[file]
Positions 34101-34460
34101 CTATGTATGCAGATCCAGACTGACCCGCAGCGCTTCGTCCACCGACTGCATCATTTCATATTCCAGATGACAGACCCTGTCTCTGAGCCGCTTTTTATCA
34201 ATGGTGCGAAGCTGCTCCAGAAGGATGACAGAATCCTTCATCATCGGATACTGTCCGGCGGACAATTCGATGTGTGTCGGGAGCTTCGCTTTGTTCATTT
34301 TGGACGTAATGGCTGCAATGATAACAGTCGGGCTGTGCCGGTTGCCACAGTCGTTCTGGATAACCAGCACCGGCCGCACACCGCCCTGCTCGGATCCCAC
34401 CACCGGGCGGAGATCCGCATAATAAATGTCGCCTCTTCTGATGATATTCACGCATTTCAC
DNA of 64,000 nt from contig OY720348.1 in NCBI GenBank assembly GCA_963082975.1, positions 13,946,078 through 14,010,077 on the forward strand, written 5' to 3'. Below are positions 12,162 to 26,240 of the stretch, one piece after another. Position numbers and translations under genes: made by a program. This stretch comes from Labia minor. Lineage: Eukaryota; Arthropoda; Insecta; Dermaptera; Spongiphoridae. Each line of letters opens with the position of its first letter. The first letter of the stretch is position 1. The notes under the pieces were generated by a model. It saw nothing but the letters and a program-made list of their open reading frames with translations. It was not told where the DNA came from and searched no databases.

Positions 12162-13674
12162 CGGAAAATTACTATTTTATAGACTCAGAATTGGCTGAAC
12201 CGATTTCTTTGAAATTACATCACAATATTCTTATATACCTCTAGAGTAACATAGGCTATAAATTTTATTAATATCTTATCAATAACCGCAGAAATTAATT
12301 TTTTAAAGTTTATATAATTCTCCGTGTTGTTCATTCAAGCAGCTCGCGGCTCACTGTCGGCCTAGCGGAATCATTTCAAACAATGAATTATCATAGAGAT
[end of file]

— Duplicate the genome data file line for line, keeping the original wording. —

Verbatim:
Positions 34101-34460
34101 CTATGTATGCAGATCCAGACTGACCCGCAGCGCTTCGTCCACCGACTGCATCATTTCATATTCCAGATGACAGACCCTGTCTCTGAGCCGCTTTTTATCA
34201 ATGGTGCGAAGCTGCTCCAGAAGGATGACAGAATCCTTCATCATCGGATACTGTCCGGCGGACAATTCGATGTGTGTCGGGAGCTTCGCTTTGTTCATTT
34301 TGGACGTAATGGCTGCAATGATAACAGTCGGGCTGTGCCGGTTGCCACAGTCGTTCTGGATAACCAGCACCGGCCGCACACCGCCCTGCTCGGATCCCAC
34401 CACCGGGCGGAGATCCGCATAATAAATGTCGCCTCTTCTGATGATATTCACGCATTTCAC
DNA of 64,000 nt from contig OY720348.1 in NCBI GenBank assembly GCA_963082975.1, positions 13,946,078 through 14,010,077 on the forward strand, written 5' to 3'. Below are positions 12,162 to 26,240 of the stretch, one piece after another. Position numbers and translations under genes: made by a program. This stretch comes from Labia minor. Lineage: Eukaryota; Arthropoda; Insecta; Dermaptera; Spongiphoridae. Each line of letters opens with the position of its first letter. The first letter of the stretch is position 1. The notes under the pieces were generated by a model. It saw nothing but the letters and a program-made list of their open reading frames with translations. It was not told where the DNA came from and searched no databases.

Positions 12162-13674
12162 CGGAAAATTACTATTTTATAGACTCAGAATTGGCTGAAC
12201 CGATTTCTTTGAAATTACATCACAATATTCTTATATACCTCTAGAGTAACATAGGCTATAAATTTTATTAATATCTTATCAATAACCGCAGAAATTAATT
12301 TTTTAAAGTTTATATAATTCTCCGTGTTGTTCATTCAAGCAGCTCGCGGCTCACTGTCGGCCTAGCGGAATCATTTCAAACAATGAATTATCATAGAGAT